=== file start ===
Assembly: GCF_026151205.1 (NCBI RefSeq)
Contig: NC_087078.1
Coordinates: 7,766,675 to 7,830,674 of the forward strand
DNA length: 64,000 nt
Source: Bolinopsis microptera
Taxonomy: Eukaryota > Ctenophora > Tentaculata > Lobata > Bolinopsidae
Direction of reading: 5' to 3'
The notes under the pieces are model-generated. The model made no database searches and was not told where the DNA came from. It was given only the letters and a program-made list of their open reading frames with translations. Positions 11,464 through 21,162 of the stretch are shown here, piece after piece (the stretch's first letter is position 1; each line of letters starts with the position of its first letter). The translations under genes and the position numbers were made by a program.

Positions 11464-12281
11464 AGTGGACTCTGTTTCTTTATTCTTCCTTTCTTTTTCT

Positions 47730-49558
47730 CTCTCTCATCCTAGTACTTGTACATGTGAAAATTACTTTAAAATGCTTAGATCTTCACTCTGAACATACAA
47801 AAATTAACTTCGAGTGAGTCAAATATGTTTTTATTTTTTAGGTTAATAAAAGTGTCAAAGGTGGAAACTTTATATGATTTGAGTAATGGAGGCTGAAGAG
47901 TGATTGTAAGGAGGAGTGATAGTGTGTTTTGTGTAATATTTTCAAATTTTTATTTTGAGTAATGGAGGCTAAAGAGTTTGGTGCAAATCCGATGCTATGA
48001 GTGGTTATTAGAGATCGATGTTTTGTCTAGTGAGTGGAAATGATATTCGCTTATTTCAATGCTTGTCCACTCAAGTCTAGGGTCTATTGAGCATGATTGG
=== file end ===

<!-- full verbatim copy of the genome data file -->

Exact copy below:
Assembly: GCF_026151205.1 (NCBI RefSeq)
Contig: NC_087078.1
Coordinates: 7,766,675 to 7,830,674 of the forward strand
DNA length: 64,000 nt
Source: Bolinopsis microptera
Taxonomy: Eukaryota > Ctenophora > Tentaculata > Lobata > Bolinopsidae
Direction of reading: 5' to 3'
The notes under the pieces are model-generated. The model made no database searches and was not told where the DNA came from. It was given only the letters and a program-made list of their open reading frames with translations. Positions 11,464 through 21,162 of the stretch are shown here, piece after piece (the stretch's first letter is position 1; each line of letters starts with the position of its first letter). The translations under genes and the position numbers were made by a program.

Positions 11464-12281
11464 AGTGGACTCTGTTTCTTTATTCTTCCTTTCTTTTTCT

Positions 47730-49558
47730 CTCTCTCATCCTAGTACTTGTACATGTGAAAATTACTTTAAAATGCTTAGATCTTCACTCTGAACATACAA
47801 AAATTAACTTCGAGTGAGTCAAATATGTTTTTATTTTTTAGGTTAATAAAAGTGTCAAAGGTGGAAACTTTATATGATTTGAGTAATGGAGGCTGAAGAG
47901 TGATTGTAAGGAGGAGTGATAGTGTGTTTTGTGTAATATTTTCAAATTTTTATTTTGAGTAATGGAGGCTAAAGAGTTTGGTGCAAATCCGATGCTATGA
48001 GTGGTTATTAGAGATCGATGTTTTGTCTAGTGAGTGGAAATGATATTCGCTTATTTCAATGCTTGTCCACTCAAGTCTAGGGTCTATTGAGCATGATTGG